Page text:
Today I attended an excellent presentation about the Teradata statistics improvements presented by Thomas Mechtler, a very experienced Senior Consultant at Teradata Austria. I carved out some of the major points I wanted to share with you in this article.
In the past, Teradata statistics maintenance was as tricky as it is crucial, but this changed a lot with the introduction of Teradata 14.10. It’s not tricky anymore (but still important):
New database features and tools simplify the statistics collection process, making the life of the database administrator easier
Some of the central questions about statistics usually raised are:
- Which statistics should be collected?
- Where in the ETL/ELT process should they be collected?
- How often should they be collected?
- Which statistics are worthless because they are never used?
The problem with the above questions is that until Teradata 13.10, they couldn’t be answered quickly.
For example, when we had to find the best place in the ETL process, there was no one-size-fits-all answer:
What, for instance, if several transformation steps are executing one after the other, populating the same target table, which itself is used again by each transformation step? Would you collect statistics over and over again after each transformation step to support each step with the correct statistics (accepting the additional resource consumption)? Would you wait until the last transformation process is finished (taking possible sub-optimal executions plan)?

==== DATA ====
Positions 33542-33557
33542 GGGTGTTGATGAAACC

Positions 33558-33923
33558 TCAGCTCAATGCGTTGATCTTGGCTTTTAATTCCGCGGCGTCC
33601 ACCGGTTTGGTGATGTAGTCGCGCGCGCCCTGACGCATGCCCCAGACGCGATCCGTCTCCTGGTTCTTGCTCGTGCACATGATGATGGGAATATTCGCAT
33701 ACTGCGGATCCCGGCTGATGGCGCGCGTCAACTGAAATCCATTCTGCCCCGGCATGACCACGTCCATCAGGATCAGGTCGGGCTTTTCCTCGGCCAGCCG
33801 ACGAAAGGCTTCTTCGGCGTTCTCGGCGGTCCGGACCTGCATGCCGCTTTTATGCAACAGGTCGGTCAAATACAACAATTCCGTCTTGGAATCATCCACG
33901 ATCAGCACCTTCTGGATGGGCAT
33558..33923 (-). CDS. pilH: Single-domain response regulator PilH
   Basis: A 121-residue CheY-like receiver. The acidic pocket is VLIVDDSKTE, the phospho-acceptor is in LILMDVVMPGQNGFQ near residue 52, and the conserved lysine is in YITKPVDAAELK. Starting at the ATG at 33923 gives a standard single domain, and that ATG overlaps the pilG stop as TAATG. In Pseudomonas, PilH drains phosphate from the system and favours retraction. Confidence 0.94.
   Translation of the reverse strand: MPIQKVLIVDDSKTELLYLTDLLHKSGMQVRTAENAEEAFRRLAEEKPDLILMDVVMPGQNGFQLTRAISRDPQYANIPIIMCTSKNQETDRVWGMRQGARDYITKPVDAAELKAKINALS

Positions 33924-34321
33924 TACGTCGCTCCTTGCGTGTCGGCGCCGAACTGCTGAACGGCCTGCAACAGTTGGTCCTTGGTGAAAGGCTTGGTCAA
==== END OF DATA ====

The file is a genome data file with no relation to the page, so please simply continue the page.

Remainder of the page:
Similar is the situation when it comes to the frequency of statistics recollection:
While some of your tables might change so fast that a daily collection is required, there might be other tables requiring only a weekly recollection. How would you handle this situation? By running two recollection processes, one weekly and one daily? Or would you accept inaccurate statistics and only collect statistics once a week? Or even take the resource consumption overhead by running a daily recollection process?
Whatever was your decision: It came with advantages and disadvantages, namely a tradeoff between resource usage and estimations accuracy.
Luckily, the situation improved a lot with Teradata 14.10:
Teradata Statistics Improvements on 14.10
Teradata 14.10 introduces several new features that solve, or at least ease, above mentioned problems. These improvements help us to:
- Identify unused statistics
- Skip the collection of statistical data if data demographics are unchanged or are below a certain threshold
- Identify statistics which are missing but would be needed by the Optimizer to make a better execution plan
Before we can use the additional functionality, some technical requirements have to be fulfilled. If we want to skip statistics recollection for unchanged data demographics, object usage counts (OUC) have to be activated:
BEGIN QUERY LOGGING WITH USECOUNT ON "TheDatabase";
The previous statement turns on object usage count logging for all database objects in the database “TheDatabase.” Statistics are database objects like any other object, such as tables, views, etc. This is how it works.
As soon as OUC is activated, each object access (or what’s interesting for us: access to a statistic) is counted in the DBC table DBC.ObjectUsage